SNP is not a specific data type but rather a biological phenomenon. The abbreviation "Single Nucleotide Polymorphism" only means there is a variability (between individuals) in a single letter in a specific position in DNA sequence. It depends on the speaker how they decide to describe the variability; wether they choose to focus on the possible sequences and say for example "There is only A or T in this position" or they focus on possible human genotypes and spells out all combinations (AA, AT, TT).
What constitutes as SNP data depends entirely on research question, used organism (diploid/haploid/polyploid) and experimental design.
Article you link in your comment uses oat lines and not individuals from outbreeding population. Oat like arabidopsis is naturaly highly self polinating so creating highly homozygous inbred lines is relatively easy. In this case it is reasonable for the researches to expect only AA or aa genotypes in each line.
Edit: Since you asked for more examples where the researcher chooses to focus on alleles instead of genotypes. Many SNP genotypes distribution fit Hardy-Weinberg equations. If that is the case, the frequency of genotypes can be calculated from an allele frequency in population. The researcher might ask: "Is the frequency of allele a different in population/group 1 from population/group 2?" They collect data from indivuduals in group 1 (AA, AA, Aa, Aa, aa) and group 2 (Aa, Aa, aa, aa, aa). They decide to treat each allele as independent measurement (not dependent on individual it comes from) and poll the data: group 1 (AAAAAAaaaa), group 2 (AAaaaaaaaa) and then they do simple binomial test to answer their question.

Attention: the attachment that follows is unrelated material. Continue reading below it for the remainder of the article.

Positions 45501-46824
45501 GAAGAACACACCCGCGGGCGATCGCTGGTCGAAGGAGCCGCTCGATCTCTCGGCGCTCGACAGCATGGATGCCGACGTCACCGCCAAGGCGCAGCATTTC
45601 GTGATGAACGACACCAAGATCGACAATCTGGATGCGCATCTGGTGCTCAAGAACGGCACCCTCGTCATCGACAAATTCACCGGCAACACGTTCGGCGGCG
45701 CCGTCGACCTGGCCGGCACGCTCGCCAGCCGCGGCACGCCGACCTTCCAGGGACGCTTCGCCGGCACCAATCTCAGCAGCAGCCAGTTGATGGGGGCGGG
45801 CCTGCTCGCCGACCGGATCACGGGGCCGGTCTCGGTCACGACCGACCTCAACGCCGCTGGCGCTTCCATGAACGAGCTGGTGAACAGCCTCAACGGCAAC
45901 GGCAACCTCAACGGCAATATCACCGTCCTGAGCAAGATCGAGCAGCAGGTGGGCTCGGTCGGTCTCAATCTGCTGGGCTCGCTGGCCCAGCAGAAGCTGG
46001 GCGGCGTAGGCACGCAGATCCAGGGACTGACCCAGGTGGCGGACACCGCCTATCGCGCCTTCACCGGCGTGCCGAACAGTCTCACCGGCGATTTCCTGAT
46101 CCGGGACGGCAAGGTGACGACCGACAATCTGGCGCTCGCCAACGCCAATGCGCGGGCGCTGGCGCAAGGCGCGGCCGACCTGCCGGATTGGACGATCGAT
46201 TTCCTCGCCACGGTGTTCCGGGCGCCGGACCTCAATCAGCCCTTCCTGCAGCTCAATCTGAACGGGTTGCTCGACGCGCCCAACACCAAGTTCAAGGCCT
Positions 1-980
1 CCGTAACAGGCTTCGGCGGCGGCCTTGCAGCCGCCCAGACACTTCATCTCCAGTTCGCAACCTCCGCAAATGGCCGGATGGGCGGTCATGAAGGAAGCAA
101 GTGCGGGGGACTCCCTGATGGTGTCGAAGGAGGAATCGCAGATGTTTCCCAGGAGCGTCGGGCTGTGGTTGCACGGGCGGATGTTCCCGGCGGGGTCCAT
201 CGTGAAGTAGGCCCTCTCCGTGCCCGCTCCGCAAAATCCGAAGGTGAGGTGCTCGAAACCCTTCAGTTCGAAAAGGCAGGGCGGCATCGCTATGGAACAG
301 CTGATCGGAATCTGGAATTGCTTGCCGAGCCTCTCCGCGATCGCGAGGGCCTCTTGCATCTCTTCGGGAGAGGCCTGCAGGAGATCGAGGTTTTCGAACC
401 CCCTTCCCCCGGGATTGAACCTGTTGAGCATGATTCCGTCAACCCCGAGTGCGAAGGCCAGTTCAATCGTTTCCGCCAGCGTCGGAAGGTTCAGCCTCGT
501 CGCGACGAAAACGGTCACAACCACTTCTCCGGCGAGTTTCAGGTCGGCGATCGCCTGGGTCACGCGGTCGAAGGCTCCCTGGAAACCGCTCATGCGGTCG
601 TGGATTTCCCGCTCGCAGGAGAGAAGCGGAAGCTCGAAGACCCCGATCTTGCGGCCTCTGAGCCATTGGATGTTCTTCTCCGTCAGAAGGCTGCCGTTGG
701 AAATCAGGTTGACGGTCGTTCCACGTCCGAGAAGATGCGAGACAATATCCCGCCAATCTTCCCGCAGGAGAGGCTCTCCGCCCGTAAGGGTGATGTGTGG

Note: Even if Hardy-Weinberg equilibrium is not met, the questions about of allele frequency are is still valid biological questions (with slightly different use/interpretation down the line).